In the materials processing industry, size reduction or comminution is usually carried out in order to increase the surface area because, in most reactions involving solid particles, the rate of reactions is directly proportional to the area of contact with a second phase. Thus the rate of combustion of solid particles is proportional to the area presented to the gas, though a number of secondary factors may also be involved. For example, the free flow of gas may be impeded because of the higher resistance to flow of a bed of small particles. In leaching, not only is the rate of extraction increased by virtue of the increased area of contact between the solvent and the solid, but the distance the solvent has to penetrate into the particles in order to gain access to the more remote pockets of solute is also reduced. This factor is also important in the drying of porous solids, where reduction in size causes both an increase in area and a reduction in the distance .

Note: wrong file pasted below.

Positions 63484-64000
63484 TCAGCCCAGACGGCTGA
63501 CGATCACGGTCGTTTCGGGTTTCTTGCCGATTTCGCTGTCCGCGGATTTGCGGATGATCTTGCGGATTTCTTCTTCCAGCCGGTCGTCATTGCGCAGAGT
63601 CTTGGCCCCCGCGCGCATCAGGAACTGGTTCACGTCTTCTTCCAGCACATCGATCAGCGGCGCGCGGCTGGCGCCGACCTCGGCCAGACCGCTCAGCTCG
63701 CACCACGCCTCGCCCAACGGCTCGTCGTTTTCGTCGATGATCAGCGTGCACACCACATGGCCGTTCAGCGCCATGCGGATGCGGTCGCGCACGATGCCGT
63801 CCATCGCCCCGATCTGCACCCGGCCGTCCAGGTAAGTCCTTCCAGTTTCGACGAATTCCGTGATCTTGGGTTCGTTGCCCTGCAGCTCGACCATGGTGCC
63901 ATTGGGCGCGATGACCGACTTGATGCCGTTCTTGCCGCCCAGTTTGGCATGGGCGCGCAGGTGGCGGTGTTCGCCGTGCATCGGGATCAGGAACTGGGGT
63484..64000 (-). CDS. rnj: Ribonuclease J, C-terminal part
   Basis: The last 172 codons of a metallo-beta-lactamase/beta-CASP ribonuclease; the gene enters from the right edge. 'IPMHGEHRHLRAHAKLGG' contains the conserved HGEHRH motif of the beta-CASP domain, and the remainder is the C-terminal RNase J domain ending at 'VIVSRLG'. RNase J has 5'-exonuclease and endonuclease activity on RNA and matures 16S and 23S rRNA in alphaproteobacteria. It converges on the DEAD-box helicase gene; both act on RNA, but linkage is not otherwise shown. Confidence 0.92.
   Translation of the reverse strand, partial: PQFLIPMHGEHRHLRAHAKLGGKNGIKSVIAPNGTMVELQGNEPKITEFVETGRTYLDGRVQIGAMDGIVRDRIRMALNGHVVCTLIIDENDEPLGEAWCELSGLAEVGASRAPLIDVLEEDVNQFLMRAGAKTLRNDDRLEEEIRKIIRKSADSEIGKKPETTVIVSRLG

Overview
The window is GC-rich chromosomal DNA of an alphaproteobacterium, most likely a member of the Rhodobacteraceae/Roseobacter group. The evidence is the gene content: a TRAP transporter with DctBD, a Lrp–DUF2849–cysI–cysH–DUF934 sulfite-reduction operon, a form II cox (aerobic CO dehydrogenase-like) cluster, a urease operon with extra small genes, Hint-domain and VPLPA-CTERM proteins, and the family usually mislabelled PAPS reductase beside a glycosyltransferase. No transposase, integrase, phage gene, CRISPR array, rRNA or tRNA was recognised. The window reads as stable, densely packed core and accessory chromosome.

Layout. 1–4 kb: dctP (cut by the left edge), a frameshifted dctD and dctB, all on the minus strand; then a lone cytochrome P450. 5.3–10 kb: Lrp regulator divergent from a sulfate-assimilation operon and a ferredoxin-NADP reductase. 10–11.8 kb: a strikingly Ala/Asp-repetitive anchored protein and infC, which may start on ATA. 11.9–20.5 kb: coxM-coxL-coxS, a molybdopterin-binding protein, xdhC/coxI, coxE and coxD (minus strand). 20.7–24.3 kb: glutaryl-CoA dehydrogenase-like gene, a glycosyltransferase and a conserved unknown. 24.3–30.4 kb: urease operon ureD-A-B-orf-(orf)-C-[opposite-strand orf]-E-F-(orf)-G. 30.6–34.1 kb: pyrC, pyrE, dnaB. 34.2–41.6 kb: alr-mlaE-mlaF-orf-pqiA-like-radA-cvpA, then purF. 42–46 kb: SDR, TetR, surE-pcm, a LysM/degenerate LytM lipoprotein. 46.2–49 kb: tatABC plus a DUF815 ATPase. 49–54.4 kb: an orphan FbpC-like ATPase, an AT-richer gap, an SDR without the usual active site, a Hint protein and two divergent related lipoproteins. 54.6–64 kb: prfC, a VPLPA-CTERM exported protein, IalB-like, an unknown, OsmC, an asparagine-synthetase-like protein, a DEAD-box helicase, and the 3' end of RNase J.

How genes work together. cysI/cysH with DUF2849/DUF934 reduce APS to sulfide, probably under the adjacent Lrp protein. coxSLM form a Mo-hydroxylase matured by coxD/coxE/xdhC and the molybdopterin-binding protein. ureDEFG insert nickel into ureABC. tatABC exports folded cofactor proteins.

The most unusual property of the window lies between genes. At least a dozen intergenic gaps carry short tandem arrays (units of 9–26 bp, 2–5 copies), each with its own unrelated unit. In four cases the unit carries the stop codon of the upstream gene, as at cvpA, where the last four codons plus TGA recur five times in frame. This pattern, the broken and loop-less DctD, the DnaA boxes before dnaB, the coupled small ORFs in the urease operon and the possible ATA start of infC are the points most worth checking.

the moisture must travel within the particles in order to reach the surface. In this case, the capillary forces acting on the moisture are also affected. There are a number of other reasons for carrying out size reduction. It may, for example, be necessary to break a material into very small particles in order to separate two constituents, especially where one is dispersed in small isolated pockets. In addition, the properties of a material may be considerably influenced by the particle size and, for example, the chemical reactivity of fine particles is greater than that of coarse particles, and the colour and covering power of a pigment is considerably affected by the size of the particles. In addition, far more intimate mixing of solids can be achieved if the particle size is small.